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Losing The Lads’ Mags

In 1986 Clare Short was the MP for Birmingham Ladywood. She hit the headlines when she introduced a Page Three Bill to try and remove the pornographic images of women distributed in the tabloid press. Ultimately it was unsuccessful – which is greatly to the discredit of the MPs who voted against it and the tabloids who branded her Killjoy Clare.

Lads mags and page three pictures are still ever-present in all sorts of retail outlets. If you’re particularly opposed to these kinds of publications you can avert your eyes, but in the last few days a group of lawyers have claimed that supermarkets could be exposed to legal challenges from employees and customers if they continue to stock magazines and newspapers with naked women on their covers.

In the letter to the Guardian newspaper, the fourteen lawyers say that exposing customers to these types of publications could give rise to a breach of the Equality Act 2010. In addition, asking staff to handle the magazines containing pornographic front covers could amount to sex discrimination and sexual harassment. UK Feminista and the anti-objectification organisation Object have launched a campaign to put pressure on Tesco, Sainsbury’s, Morrisons, Asda and WHSmith to remove this type of material from their shelves.

The Equality Act 2010 protects employees from direct discrimination because of a variety of protected characteristics, including gender. Employees are also protected from unjustified indirect sex discrimination, sex-related discrimination, harassment of a sexual nature and harassment by third parties (in certain circumstances),as well as victimisation.

Employers can be directly liable for sex discrimination during a worker’s employment and there have been examples of staff successfully suing employers for sexual discrimination, in respect of exposure to pornographic material at work.

In Moonsar v Fiveways Express Transport Ltd, Ms Moonsar worked as a data entry clerk at a courier company. During her evening shifts, Ms Moonsar complained that male members of staff downloaded pornographic images from the internet and viewed them in close proximity to her workstation. She didn’t complain at the time but found the images to be offensive. The EAT agreed with Ms Moonsar and found that this type of behaviour would have clearly had the effect of causing offence to a female employee and would be regarded as degrading and offensive. The EAT therefore substituted a finding of sex discrimination and the company had to pay up as a result.

Although this case concerns the exposure of pornographic material from the internet, it’s a similar issue. Ms Moonsar was offended by the images and the EAT agreed that this shouldn’t have been the case. It’s not rocket science to work out that some male Asda workers will jump at the opportunity to stock the magazine shelves with the likes of Nuts and FHM, but there will be other employees who won’t be as enthusiastic about handling magazines of such an explicit nature.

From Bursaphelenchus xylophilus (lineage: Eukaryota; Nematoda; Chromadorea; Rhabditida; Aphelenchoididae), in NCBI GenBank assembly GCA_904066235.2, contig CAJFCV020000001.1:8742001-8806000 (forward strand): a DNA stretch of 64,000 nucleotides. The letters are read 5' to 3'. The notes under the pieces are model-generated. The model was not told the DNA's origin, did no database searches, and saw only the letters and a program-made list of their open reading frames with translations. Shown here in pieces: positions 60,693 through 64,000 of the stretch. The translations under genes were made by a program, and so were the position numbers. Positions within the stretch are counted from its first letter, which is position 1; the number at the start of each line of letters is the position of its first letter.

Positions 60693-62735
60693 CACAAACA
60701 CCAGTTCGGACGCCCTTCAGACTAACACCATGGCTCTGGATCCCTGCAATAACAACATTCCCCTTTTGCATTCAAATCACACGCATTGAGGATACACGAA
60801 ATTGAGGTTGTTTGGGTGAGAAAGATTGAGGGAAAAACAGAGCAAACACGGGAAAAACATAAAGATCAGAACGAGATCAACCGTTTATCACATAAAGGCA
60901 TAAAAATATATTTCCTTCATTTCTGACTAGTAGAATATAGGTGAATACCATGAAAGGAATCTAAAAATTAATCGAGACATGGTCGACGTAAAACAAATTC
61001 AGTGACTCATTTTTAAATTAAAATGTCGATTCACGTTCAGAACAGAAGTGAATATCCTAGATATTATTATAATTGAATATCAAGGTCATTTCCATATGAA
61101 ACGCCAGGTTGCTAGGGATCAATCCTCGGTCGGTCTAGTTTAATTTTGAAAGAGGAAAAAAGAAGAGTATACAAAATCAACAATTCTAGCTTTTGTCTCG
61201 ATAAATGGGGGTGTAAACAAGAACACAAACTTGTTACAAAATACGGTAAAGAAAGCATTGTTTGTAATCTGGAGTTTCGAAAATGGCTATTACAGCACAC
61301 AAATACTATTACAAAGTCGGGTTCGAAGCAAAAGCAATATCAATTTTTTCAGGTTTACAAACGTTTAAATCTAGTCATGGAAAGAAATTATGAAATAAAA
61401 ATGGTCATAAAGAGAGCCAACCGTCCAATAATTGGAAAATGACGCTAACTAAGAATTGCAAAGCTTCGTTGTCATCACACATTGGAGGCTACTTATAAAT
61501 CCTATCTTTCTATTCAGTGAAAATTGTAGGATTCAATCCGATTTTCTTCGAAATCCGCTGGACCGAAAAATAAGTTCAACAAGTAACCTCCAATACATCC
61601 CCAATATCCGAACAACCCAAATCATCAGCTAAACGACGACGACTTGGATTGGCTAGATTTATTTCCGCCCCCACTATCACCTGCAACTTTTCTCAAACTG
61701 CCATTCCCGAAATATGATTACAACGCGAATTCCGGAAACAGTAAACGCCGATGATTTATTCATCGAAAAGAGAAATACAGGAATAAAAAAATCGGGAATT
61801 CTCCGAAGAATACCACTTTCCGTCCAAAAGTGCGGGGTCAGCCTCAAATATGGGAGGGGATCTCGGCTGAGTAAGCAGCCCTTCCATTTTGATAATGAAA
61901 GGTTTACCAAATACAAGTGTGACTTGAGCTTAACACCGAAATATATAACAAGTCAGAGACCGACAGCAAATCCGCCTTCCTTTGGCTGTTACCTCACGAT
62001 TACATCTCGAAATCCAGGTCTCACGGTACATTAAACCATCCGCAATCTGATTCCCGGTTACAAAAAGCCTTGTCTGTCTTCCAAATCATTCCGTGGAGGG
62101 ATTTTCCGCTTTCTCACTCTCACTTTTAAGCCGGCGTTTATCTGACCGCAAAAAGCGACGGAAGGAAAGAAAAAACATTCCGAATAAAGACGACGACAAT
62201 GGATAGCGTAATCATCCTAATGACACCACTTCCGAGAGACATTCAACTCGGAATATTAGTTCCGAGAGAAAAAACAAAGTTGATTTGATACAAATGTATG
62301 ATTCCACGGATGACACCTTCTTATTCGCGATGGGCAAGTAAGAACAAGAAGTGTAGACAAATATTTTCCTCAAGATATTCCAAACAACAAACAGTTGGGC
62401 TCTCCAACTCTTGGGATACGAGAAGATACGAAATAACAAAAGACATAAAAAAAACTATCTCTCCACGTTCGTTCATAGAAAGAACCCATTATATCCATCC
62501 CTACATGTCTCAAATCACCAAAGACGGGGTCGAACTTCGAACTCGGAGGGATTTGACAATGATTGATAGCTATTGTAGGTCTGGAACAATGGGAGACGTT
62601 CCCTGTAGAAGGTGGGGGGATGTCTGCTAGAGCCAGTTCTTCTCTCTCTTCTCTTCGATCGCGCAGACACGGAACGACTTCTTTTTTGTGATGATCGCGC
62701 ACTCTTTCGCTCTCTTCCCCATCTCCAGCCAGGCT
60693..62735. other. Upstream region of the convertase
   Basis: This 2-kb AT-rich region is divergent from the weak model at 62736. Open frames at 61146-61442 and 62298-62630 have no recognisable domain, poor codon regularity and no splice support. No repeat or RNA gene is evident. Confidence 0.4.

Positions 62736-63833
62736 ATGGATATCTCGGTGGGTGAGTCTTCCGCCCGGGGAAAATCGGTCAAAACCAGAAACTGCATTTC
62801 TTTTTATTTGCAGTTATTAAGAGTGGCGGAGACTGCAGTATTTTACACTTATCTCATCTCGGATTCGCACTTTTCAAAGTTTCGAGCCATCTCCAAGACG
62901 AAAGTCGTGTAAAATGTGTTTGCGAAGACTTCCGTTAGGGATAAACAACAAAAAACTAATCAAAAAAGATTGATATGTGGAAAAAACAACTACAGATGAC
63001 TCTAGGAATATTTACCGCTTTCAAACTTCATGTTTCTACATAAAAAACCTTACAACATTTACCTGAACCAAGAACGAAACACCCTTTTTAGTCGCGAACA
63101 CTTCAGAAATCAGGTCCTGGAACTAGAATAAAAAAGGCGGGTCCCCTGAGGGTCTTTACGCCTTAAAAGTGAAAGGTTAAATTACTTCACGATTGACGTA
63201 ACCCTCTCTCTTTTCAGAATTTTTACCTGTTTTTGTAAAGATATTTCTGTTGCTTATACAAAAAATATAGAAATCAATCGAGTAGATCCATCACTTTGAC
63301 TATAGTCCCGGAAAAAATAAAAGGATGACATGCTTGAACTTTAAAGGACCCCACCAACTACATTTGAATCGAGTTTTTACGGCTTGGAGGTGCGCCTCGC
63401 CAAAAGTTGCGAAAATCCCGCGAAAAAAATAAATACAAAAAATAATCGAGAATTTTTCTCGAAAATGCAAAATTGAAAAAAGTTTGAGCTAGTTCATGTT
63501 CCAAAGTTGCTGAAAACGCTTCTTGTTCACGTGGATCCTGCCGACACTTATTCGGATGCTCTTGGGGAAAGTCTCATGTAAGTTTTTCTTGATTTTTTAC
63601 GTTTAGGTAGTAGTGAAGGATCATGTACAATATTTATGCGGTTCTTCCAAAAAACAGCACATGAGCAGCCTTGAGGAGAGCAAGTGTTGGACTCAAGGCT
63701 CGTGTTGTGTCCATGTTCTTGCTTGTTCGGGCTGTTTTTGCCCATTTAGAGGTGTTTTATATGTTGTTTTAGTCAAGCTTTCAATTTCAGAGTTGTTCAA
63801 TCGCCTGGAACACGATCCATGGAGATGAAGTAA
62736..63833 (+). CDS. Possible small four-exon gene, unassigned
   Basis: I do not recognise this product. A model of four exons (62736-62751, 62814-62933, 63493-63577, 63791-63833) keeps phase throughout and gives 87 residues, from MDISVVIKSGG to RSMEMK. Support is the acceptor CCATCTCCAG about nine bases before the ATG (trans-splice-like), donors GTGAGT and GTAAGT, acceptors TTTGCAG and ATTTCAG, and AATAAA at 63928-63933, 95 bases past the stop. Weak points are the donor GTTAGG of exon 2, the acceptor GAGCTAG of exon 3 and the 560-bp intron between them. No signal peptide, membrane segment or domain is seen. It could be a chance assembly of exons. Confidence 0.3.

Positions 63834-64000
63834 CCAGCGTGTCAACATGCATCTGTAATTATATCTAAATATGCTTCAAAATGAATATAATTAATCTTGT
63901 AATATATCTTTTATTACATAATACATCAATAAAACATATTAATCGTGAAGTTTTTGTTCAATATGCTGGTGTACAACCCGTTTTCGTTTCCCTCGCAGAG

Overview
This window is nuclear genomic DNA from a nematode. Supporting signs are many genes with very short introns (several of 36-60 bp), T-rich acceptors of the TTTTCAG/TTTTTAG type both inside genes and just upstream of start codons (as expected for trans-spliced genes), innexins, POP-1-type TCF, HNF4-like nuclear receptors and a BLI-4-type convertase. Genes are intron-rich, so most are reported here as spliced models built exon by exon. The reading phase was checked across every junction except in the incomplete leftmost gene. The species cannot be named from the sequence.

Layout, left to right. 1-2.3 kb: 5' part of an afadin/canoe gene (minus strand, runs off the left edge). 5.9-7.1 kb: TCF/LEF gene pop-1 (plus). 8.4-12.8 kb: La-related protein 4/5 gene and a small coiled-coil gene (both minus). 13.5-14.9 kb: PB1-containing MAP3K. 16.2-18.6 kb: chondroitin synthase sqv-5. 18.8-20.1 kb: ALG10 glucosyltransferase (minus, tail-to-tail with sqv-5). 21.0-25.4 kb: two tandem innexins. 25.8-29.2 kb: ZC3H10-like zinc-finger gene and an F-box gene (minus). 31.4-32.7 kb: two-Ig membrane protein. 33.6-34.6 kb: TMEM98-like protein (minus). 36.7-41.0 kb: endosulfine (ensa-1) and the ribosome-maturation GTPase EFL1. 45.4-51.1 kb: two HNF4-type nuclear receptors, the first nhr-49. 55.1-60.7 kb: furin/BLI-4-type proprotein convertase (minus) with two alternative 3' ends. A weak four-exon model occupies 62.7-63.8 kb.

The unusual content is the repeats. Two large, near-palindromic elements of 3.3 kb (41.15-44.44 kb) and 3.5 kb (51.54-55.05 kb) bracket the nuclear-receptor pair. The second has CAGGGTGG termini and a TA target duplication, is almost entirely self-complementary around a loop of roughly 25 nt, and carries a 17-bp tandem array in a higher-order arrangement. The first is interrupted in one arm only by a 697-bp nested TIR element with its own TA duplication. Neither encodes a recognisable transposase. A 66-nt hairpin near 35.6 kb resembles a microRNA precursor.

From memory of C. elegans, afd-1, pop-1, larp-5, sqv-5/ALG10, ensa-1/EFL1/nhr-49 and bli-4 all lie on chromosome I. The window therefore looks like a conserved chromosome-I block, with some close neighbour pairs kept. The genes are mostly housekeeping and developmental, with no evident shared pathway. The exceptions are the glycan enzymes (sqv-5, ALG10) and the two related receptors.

Whether or not you’re part of a large retail group like Tesco or Asda, it’s important that you minimise the risks of sexual harassment or discrimination occurring in your workplace. You might not stock any lads’ mags at all, but as the Moonsar case shows, it’s very easy for employees to access similar sort of material online which can leave you liable to a potential claim. If you haven’t done so already, it might be worth considering:

  • introducing a harassment policy;
  • implementing an email and internet policy;
  • organising training for staff, particularly managers;
  • encouraging victims to speak up about concerns; and
  • controlling the physical environment as much as possible.

It’s never an employer’s intention to expose workers or customers to sexual discrimination or harassment, and it can be difficult to know what to do when the current issue of lads’ mags is up in the air and debate is still under-way. Where you can control the likelihood of such claims arising however, it makes sense to do so. We’re experts when it comes to dealing with these sorts of issues, so if you’d like any help, please don’t hesitate to give us a call.

Russell HR Consulting provides expert knowledge in HR solutions, employment law training and HR tools and resources to businesses across the UK.

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